Commercial window washing is an important service for businesses. Clean windows show that your business takes care of its properties and prioritizes appearance.

Dirty windows can also affect indoor air quality by bringing in dust, pollen, and other allergens. Keeping your commercial windows cleaned regularly can help improve air quality and keep employees and customers healthy. Read on to learn more.

Water-fed pole

Using a water-fed pole system you can clean windows from the ground without ladders. This is the latest innovation in commercial window cleaning, providing a fast and effective method to reach high areas of a building with ease.

The brush at the top of the telescopic pole is used to agitate and lift dirt from the window glass. It then sprays the windows with purified water for a spot-free rinse. This pure water doesn’t contain any minerals that can leave a chalky residue or cause spotting, so the windows dry crystal clear.

Another benefit of using this method is that it doesn’t use any soaps or chemicals, which makes it safe for pets and children. It also removes all the soapy residue from the frames and sash of the window, which helps to keep the windows cleaner for longer.


A ladder is one of the most important tools used by a window cleaner. It’s essential to use a ladder that’s rated for the weight of the windows you’re cleaning, as well as any equipment or materials you’re carrying.

There are several different ladder types that you can choose from. For example, a combination ladder is a good choice for those who need to reach high windows. This type of ladder features a step ladder at the bottom and an extension ladder at the top. This allows you to clean tall windows without having to climb up and down.

Another option for cleaning windows at a higher height is to use a bosun’s chair. These tools are similar to the harnesses used by rock climbers and allow window cleaners to work from a higher position without fear of falling. They’re ideal for use on smaller buildings where it would be impractical to use rope access.


Professional window cleaners use a variety of cleaning solutions and additives. These include soaps, stain removers, and solvents. The detergents help the water and squeegees remove dirt and grime, but they also protect the glass from damage and enhance the appearance of the windows.

Many commercial window-washing solutions contain ammonia and other harmful chemicals that can trigger headaches, respiratory problems, dizziness, and eye, nose, and throat irritation. This makes these chemicals unsuitable for children and pets. In addition, if these products come into contact with bleach or other household cleaners, they can release toxic chlorine gas.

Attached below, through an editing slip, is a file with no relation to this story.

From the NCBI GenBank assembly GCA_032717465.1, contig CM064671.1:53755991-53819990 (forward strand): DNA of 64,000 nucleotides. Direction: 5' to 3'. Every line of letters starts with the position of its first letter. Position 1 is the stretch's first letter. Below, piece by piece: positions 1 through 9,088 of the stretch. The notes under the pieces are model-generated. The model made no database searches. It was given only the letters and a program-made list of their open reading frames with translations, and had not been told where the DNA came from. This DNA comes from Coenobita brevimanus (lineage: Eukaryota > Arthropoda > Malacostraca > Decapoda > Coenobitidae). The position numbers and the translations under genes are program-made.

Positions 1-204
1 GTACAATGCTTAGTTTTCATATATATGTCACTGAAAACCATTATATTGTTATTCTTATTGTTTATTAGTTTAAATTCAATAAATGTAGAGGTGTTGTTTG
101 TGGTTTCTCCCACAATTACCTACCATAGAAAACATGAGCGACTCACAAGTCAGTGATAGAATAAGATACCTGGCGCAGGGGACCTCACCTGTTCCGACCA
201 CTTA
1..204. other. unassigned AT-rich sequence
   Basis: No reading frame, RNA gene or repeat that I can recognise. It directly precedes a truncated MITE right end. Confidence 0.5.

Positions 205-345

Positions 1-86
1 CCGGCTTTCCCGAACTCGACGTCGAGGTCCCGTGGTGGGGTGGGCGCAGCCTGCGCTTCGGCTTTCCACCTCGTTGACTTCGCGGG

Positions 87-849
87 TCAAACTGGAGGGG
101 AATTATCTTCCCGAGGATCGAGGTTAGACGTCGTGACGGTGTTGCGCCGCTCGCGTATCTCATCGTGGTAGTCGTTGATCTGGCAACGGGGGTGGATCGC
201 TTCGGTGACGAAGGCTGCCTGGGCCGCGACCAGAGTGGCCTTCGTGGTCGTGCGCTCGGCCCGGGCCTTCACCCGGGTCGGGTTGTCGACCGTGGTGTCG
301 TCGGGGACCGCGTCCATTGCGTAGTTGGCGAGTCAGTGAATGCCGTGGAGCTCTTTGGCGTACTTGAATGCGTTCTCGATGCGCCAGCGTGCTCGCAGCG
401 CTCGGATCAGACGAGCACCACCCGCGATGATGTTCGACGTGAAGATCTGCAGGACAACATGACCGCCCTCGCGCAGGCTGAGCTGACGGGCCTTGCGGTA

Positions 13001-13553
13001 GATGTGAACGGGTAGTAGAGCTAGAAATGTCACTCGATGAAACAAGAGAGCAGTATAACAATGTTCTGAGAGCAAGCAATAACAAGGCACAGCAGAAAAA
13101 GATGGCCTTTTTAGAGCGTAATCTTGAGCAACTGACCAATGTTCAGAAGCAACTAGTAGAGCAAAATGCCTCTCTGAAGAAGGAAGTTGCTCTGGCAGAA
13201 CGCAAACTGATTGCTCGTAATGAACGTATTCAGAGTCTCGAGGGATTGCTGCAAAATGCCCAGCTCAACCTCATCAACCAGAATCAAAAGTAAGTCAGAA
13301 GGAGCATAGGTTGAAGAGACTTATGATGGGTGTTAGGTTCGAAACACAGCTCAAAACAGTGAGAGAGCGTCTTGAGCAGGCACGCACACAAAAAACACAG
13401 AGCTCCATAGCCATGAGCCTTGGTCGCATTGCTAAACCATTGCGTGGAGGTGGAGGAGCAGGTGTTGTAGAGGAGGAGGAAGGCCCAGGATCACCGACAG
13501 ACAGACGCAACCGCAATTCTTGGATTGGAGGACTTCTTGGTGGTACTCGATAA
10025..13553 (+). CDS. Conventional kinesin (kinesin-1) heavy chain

There are nontoxic alternatives to these cleaning products, which provide safe and effective results. Nontoxic cleaners are available for residential and commercial use. They’re often available in spray form and are effective at removing dust, fingerprints, and smudges from all types of glass surfaces including windows, mirrors, bakery display cases, and more. These cleaners are also easy to use and can be found at a local hardware store.


Working at high-rise buildings involves a lot of risk. Wind, extreme temperatures, and precipitation can make the job more difficult and increase the likelihood of an accident. In addition, a person must be well-trained and have the proper equipment to perform the cleaning safely.

Safety equipment includes safety harnesses, hard hats, and protective gloves. Professionals also keep spare accessories like the bars of their squeegee on hand to replace them when they wear down. They should also have a rag for wiping drips and dry windows when they’re done.

Another important piece of safety gear is a rope and lifeline system. This will prevent the cleaner from falling off of a building. In addition, the workers should be kept a minimum of 10 feet away from power and supply lines to avoid electrocution. Bodily injury coverage, a component of general liability insurance, covers members of the public and other building occupants who are injured by window washers. Continue reading the next article.